United Microelectronics Corporation (UMC) was in the limelight back in the March-April period last year during the worst of the semiconductor supply crunch, when it was able to get advance payments from its customers, composed mostly of auto manufacturers. This was something unheard of previously.
As a result, cash from operations surged to above $800 million at the end of the second quarter of 2021 as shown in the orange chart below, while revenues have risen more steeply in Q3 as the Taiwanese company sustained delivery of components to clients.
Now, in addition to automotive plays, the company has also experienced robust chip demand across the computing, consumer, and communication segments with higher 12-inch wafer shipments in the third quarter of 2021. It also benefited from an enhanced product mix which contributed to the lift in the average selling price or ASP. As a result, gross margins and operating income surged, culminating in an earnings beat.
Now, with the fourth-quarter earnings scheduled for January 25, my objective with this thesis is to provide some preliminary insights as to what to expect in terms of sales in an environment characterized by supply chain bottlenecks and inflation as UMC’s fabs are located throughout Asia.
I first analyze the return on capital, an area where smaller foundries have been disadvantaged with respect to larger ones in the past.
The return on invested capital
First, the way in which UMC was able to fund additional investments made for its 28 nm process production unit deserves further attention. While giant peer Taiwan Semiconductor Company (TSM) with a $613.4 billion market cap has to predominantly use its own funds, or get money from banks, and even rely on state-level subsidies for its U.S.-based fab, relatively tiny UMC (with a market cap of $28.3 billion) was able to obtain advance payment from car manufacturers, which also meant that it benefited not only from guaranteed orders but also better pricing.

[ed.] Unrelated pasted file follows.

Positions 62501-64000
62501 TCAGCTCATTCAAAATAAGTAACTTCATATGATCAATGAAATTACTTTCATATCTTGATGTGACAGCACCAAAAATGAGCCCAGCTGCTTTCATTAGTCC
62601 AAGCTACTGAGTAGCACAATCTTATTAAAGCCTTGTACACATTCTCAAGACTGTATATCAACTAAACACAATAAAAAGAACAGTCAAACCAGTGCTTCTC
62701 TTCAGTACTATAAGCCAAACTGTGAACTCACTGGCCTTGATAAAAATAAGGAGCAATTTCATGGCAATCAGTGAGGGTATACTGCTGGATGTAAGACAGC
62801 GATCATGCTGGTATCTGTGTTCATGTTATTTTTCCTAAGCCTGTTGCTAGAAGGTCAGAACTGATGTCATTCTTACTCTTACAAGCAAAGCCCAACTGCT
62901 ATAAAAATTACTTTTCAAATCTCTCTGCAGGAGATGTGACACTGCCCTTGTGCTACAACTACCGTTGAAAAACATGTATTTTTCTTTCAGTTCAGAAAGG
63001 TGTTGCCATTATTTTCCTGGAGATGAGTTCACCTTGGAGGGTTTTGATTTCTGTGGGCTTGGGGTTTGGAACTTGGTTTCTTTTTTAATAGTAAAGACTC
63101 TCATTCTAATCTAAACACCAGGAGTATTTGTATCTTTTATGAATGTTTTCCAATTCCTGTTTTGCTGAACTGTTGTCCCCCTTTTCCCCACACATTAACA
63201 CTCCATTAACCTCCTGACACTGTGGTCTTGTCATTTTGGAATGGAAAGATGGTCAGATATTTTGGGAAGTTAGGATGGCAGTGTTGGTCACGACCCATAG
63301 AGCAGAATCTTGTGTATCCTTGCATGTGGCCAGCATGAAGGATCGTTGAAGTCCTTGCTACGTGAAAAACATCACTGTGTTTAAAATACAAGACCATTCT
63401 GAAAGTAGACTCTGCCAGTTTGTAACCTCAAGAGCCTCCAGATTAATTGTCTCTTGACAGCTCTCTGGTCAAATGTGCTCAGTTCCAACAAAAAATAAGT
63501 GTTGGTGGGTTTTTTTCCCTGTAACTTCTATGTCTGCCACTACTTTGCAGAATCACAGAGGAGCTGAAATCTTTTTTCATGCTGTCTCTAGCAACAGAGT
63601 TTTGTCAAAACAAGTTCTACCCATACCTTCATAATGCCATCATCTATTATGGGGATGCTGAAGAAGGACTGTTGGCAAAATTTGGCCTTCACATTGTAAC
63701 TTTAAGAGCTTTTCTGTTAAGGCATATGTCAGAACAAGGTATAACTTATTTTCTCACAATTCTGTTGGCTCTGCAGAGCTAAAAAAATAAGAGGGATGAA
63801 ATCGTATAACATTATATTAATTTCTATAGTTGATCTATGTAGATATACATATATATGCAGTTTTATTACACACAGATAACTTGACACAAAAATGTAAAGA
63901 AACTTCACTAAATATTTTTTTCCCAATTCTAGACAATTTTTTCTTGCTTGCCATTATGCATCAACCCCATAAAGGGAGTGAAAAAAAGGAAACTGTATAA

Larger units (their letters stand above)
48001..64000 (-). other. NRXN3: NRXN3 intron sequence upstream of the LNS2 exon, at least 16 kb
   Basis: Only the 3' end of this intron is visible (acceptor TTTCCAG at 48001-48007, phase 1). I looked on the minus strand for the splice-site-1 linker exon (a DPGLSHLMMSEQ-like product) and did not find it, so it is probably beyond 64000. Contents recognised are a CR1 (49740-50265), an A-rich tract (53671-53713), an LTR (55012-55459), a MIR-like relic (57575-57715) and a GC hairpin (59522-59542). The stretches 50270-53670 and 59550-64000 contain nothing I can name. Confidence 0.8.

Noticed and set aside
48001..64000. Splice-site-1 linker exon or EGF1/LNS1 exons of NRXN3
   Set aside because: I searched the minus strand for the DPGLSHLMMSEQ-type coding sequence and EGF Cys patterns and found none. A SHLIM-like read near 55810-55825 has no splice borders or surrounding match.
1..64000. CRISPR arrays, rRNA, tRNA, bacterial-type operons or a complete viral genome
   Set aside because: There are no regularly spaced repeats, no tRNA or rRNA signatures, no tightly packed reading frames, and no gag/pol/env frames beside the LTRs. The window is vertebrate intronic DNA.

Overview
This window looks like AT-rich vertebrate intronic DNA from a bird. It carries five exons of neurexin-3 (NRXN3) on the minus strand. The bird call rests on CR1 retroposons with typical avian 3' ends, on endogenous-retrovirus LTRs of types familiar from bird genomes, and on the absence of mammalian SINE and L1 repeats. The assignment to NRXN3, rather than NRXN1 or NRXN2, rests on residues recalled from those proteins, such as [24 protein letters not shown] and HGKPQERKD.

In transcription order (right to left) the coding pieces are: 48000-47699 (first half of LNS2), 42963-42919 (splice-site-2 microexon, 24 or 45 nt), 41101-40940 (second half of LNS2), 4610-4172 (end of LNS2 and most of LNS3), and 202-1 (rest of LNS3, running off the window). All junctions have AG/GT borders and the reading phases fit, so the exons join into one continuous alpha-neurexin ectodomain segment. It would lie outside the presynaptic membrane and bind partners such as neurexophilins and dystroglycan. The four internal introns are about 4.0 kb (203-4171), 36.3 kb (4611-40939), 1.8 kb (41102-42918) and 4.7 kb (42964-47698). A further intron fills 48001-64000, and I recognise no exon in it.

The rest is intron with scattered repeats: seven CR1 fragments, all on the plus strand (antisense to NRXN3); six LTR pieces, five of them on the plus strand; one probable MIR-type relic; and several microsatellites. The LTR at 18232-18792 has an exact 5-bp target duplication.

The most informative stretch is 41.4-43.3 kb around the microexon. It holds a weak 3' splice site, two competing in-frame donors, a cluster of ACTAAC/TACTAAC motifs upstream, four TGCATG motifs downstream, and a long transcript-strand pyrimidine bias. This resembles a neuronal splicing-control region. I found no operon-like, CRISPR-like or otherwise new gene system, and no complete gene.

At this stage, one key metric is the return on invested capital or ROIC. This is more of a profitability ratio, but with the added advantage that it also measures whether a company has a moat, signifying a strong competitive position. UMC’s ROIC, while being lower than TSMC’s, is growing rapidly as shown by the purple chart, meaning that it is getting more efficient at using capital.
On the other hand, it is a trickier picture for TSMC which after reaching a return of above 20% in mid-2020 seems to be having some difficulty in increasing the efficiency of capital invested. Thus, while it may be far behind TSMC or even Samsung Electronics (OTC:SSNLF) in terms of chip volumes produced, UMC provides evidence that it is possible to increase efficiency while operating at a smaller scale.
Moreover, this ability to deliver better returns on capital over time is important as the company invested $2.3 billion in CapEx for expansion of chip production in 2021 alone, or about 0.37 times of its total sales which amounted to $6.297 billion for 2020. This represents a large investment relative to sales, and I assess whether this has been a productive one by looking at revenues for 2021.
Dissecting sales figures for 2021
Looking at monthly sales revenue, which was published on the corporate website, it was NT$20.28 billion for December 2021, or a 32.65% increase over the same month last year. This increase was less than for November when a 33.52% increase was obtained, but sales still progressed on a quarterly basis as highlighted in yellow in the table below. Thus sales for Q4 were NT$59.1 as per my calculation.